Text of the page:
Hundreds flee to India following clashes in Myanmar’s Chin state

The number of refugees continues to grow as local militias fight military forces.
Hundreds flee to India following clashes in Myanmar’s Chin state Chin refugees fleeing fighting in Myanmar's Matupi township are seen in camps in Mizoram, India, Sept. 24, 2021.

At least 3,000 people have been displaced in recent days by fighting between local defense groups and government forces in Myanmar’s southern Chin state, with around 400 crossing for safety into neighboring India, local villagers and aid workers say.

Residents from around 30 villages in the state’s Matupi township are now on the run, one local source told RFA on Thursday.

“Some fighting is still going on, so we don’t have exact figures yet,” RFA’s source said, speaking on condition of anonymity for security reasons. “People are fleeing mainly because of fear. When junta forces enter the villages, they destroy houses and make arrests, and so the people are frightened.”

Aid workers in the area say food is scarce for those fleeing to the mountains to escape the fighting between People’s Defense Force militias and junta forces that began last April.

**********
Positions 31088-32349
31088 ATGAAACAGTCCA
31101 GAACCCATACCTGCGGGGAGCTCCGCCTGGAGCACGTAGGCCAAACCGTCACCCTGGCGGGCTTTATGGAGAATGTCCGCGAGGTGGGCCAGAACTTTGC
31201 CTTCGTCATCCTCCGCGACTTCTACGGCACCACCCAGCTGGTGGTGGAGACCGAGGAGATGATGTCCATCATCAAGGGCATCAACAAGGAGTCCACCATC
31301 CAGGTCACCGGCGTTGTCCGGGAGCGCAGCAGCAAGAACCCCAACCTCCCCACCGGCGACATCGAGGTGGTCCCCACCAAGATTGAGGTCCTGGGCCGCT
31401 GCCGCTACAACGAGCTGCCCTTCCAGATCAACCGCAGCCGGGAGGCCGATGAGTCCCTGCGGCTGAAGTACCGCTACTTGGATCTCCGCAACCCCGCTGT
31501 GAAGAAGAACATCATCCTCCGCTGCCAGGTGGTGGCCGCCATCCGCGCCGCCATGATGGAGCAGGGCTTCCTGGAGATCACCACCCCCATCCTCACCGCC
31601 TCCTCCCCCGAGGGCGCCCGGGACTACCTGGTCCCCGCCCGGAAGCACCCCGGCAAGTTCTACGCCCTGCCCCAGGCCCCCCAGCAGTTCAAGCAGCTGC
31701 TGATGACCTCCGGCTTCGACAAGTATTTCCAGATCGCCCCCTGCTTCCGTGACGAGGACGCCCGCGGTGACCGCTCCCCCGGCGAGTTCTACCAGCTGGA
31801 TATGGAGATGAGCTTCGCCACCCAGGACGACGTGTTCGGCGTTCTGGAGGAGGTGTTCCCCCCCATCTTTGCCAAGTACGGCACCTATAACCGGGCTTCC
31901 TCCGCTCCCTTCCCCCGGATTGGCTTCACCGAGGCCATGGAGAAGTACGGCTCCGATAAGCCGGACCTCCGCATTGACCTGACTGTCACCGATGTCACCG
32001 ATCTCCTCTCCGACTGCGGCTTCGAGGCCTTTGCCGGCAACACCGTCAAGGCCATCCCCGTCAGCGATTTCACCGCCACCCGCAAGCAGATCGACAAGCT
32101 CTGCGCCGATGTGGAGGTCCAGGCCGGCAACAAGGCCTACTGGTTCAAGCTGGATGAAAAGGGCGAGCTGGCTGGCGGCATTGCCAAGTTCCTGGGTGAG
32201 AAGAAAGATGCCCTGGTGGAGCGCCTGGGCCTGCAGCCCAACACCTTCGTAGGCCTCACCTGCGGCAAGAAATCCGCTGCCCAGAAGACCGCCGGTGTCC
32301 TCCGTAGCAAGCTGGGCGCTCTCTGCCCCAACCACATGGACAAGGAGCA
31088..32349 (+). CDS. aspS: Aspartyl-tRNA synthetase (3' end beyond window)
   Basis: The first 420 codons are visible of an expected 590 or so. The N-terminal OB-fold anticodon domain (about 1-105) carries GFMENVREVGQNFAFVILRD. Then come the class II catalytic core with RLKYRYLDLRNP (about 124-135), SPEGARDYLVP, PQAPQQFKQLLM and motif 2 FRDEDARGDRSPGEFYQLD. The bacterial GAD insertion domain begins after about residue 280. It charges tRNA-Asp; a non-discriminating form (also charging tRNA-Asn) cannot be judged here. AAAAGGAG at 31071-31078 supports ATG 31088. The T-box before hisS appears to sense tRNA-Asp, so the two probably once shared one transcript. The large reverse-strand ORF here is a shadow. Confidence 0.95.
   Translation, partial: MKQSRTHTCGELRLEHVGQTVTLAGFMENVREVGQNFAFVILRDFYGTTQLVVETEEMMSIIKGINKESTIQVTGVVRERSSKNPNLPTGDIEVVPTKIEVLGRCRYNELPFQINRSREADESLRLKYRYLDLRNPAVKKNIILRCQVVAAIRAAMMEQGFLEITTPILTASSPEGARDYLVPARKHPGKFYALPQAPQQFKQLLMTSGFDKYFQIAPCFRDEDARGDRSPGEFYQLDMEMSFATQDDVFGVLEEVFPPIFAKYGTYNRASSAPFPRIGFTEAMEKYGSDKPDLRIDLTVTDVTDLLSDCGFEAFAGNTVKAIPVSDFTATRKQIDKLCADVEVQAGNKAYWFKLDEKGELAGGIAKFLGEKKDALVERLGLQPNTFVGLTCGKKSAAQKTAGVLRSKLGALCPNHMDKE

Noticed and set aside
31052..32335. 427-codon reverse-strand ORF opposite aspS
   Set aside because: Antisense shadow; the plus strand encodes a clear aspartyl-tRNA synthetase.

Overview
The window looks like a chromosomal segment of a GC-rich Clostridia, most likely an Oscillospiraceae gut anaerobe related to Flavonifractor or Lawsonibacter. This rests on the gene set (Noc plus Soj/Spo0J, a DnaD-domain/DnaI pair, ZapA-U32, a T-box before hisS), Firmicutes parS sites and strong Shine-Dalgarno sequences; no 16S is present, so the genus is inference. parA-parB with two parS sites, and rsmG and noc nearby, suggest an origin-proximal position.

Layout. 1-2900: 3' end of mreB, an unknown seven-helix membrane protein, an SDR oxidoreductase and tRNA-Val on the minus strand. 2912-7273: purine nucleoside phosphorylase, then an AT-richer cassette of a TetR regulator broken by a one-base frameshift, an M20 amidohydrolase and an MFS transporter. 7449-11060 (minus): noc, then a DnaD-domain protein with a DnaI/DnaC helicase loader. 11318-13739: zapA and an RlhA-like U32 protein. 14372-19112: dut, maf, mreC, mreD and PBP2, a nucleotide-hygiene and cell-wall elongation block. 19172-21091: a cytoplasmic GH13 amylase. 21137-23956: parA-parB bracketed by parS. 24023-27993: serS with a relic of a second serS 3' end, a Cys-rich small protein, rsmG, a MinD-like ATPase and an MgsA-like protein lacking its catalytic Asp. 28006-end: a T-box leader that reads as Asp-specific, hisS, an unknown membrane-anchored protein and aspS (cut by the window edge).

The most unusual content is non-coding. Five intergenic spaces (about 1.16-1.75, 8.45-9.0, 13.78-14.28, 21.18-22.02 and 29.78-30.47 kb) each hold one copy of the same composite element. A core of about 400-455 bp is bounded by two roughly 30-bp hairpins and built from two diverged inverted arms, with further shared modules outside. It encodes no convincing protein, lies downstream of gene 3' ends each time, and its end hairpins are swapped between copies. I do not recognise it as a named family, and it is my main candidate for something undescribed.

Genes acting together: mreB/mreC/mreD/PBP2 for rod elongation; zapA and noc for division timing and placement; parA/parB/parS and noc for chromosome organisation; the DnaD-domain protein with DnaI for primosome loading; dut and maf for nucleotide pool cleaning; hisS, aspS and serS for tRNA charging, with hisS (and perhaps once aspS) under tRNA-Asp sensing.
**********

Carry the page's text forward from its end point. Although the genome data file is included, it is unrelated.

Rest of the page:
Ten days of fighting in and around Matupi since Jan. 9 have left at least 18 junta soldiers and one member of a Chinland Defense Force (CDF) group dead, a CDF-Zotung spokesman said on Wednesday.

RFA could not independently confirm the number of those killed, and Myanmar government spokesman Zaw Min Htun could not be reached for comment.

Fighting between the two sides had continued until Wednesday, the Chin spokesman said.

“There have been battles almost every day, with some yesterday and some before. We saw aircraft in the sky, too. They may have been bringing in more ammunition or taking out their wounded. The troops are still around, so there will be more fighting,” he said.

More than 30,000 residents of Chin state have now fled clashes in the area to shelter in India, according to the India-based Chin Human Rights Organization (CHRO).

“If this fighting continues it is likely that even more people will cross over to India,” said CHRO deputy executive director Salai Za Op Lin. “We are very worried about further human rights abuses committed by the military, as many of these are happening eve now.

“As soon as soldiers arrive in the vicinity, people become frightened and leave the villages to run away. And then many problems like finding food, water and medicine will follow,” he said.

In addition to those fleeing to India, there are more than 40,000 internally displaced persons now sheltering in Chin as government forces expand their operations in the area, disrupting local travel and the transport of food and other consumer goods, Salai Za Op Lin said.

Reported by RFA’s Myanmar Service. Translated by Khin Maung Nyane. Written in English by Richard Finney


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